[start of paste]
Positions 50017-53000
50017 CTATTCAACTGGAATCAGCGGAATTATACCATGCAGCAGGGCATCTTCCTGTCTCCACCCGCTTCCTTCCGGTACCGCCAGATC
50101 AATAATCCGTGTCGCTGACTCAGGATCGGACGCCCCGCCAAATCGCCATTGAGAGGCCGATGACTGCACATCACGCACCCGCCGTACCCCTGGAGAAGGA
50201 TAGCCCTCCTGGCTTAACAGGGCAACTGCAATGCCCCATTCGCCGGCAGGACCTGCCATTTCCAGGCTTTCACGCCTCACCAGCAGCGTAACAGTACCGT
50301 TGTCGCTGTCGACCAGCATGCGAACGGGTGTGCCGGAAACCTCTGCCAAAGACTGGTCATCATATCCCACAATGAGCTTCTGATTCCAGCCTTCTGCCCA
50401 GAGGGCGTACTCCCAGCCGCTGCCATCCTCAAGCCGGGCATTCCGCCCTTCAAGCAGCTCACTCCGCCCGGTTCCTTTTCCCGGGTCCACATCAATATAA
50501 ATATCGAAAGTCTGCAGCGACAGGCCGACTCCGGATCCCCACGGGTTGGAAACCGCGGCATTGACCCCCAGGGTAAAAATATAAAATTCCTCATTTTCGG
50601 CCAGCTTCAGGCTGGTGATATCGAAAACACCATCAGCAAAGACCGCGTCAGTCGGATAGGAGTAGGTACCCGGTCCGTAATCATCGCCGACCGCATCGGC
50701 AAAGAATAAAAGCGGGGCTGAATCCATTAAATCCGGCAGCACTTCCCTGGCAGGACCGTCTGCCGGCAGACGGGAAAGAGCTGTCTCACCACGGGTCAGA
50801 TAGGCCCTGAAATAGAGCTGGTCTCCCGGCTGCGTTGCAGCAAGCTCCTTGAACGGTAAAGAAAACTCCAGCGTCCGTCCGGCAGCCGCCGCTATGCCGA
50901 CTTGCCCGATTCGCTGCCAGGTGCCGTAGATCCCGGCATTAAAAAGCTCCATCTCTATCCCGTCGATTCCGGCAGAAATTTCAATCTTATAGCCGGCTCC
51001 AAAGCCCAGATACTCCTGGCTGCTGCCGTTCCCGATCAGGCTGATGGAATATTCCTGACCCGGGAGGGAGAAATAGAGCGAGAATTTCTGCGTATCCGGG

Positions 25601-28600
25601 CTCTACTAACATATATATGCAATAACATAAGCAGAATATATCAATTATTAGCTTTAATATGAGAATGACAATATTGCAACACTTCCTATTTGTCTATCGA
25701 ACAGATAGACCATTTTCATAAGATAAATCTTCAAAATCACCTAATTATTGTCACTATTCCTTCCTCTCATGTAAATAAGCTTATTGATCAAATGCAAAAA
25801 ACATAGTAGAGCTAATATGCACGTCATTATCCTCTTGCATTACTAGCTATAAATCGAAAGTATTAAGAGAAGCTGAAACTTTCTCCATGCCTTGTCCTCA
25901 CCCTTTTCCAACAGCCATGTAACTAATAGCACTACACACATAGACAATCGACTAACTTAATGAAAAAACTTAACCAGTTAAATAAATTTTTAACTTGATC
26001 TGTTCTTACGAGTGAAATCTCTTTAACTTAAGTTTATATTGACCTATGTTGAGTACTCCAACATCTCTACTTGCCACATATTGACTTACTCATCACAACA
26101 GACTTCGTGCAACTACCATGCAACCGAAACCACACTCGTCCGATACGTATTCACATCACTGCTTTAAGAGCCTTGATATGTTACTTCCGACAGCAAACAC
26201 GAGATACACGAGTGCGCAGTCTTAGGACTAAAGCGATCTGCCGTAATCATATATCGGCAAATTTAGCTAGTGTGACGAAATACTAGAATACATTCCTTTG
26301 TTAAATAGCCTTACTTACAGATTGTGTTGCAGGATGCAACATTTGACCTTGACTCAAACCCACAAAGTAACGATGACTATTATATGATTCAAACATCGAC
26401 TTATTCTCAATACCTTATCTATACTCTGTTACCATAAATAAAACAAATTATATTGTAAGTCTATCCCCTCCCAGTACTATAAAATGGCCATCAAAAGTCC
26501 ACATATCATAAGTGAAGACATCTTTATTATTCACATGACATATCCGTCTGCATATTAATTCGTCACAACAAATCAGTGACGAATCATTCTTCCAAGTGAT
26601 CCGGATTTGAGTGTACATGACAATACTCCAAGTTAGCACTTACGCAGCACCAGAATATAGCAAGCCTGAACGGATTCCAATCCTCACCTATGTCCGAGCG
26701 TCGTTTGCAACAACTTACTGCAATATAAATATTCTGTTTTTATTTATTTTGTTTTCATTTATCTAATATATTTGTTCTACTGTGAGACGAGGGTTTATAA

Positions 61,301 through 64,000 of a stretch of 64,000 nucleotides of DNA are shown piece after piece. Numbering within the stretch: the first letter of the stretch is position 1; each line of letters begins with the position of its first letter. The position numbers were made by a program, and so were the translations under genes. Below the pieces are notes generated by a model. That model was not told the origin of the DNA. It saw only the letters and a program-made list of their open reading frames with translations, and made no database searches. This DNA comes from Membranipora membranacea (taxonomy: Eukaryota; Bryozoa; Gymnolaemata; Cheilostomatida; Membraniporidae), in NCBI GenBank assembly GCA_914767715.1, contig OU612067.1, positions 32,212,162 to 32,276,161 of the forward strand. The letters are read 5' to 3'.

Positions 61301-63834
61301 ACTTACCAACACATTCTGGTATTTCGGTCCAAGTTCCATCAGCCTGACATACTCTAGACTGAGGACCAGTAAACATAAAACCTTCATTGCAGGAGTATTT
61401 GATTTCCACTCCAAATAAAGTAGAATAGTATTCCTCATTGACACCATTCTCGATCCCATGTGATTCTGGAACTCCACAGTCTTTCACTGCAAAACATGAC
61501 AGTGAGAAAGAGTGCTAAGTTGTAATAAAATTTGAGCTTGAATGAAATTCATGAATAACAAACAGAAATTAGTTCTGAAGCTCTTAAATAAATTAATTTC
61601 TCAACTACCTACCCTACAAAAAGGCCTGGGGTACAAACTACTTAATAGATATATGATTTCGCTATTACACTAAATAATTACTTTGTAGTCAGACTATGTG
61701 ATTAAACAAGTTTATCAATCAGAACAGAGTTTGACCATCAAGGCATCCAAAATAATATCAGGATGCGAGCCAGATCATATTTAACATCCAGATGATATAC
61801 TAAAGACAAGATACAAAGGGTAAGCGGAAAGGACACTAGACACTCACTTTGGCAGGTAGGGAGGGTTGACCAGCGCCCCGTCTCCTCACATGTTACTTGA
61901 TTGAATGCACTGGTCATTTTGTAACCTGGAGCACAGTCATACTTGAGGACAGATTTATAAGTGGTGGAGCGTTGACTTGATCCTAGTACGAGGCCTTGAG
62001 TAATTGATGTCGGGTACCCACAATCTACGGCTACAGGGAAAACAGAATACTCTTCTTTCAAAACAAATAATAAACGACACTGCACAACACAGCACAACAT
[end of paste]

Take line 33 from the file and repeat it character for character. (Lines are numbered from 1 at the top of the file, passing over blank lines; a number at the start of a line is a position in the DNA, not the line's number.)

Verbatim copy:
61801 TAAAGACAAGATACAAAGGGTAAGCGGAAAGGACACTAGACACTCACTTTGGCAGGTAGGGAGGGTTGACCAGCGCCCCGTCTCCTCACATGTTACTTGA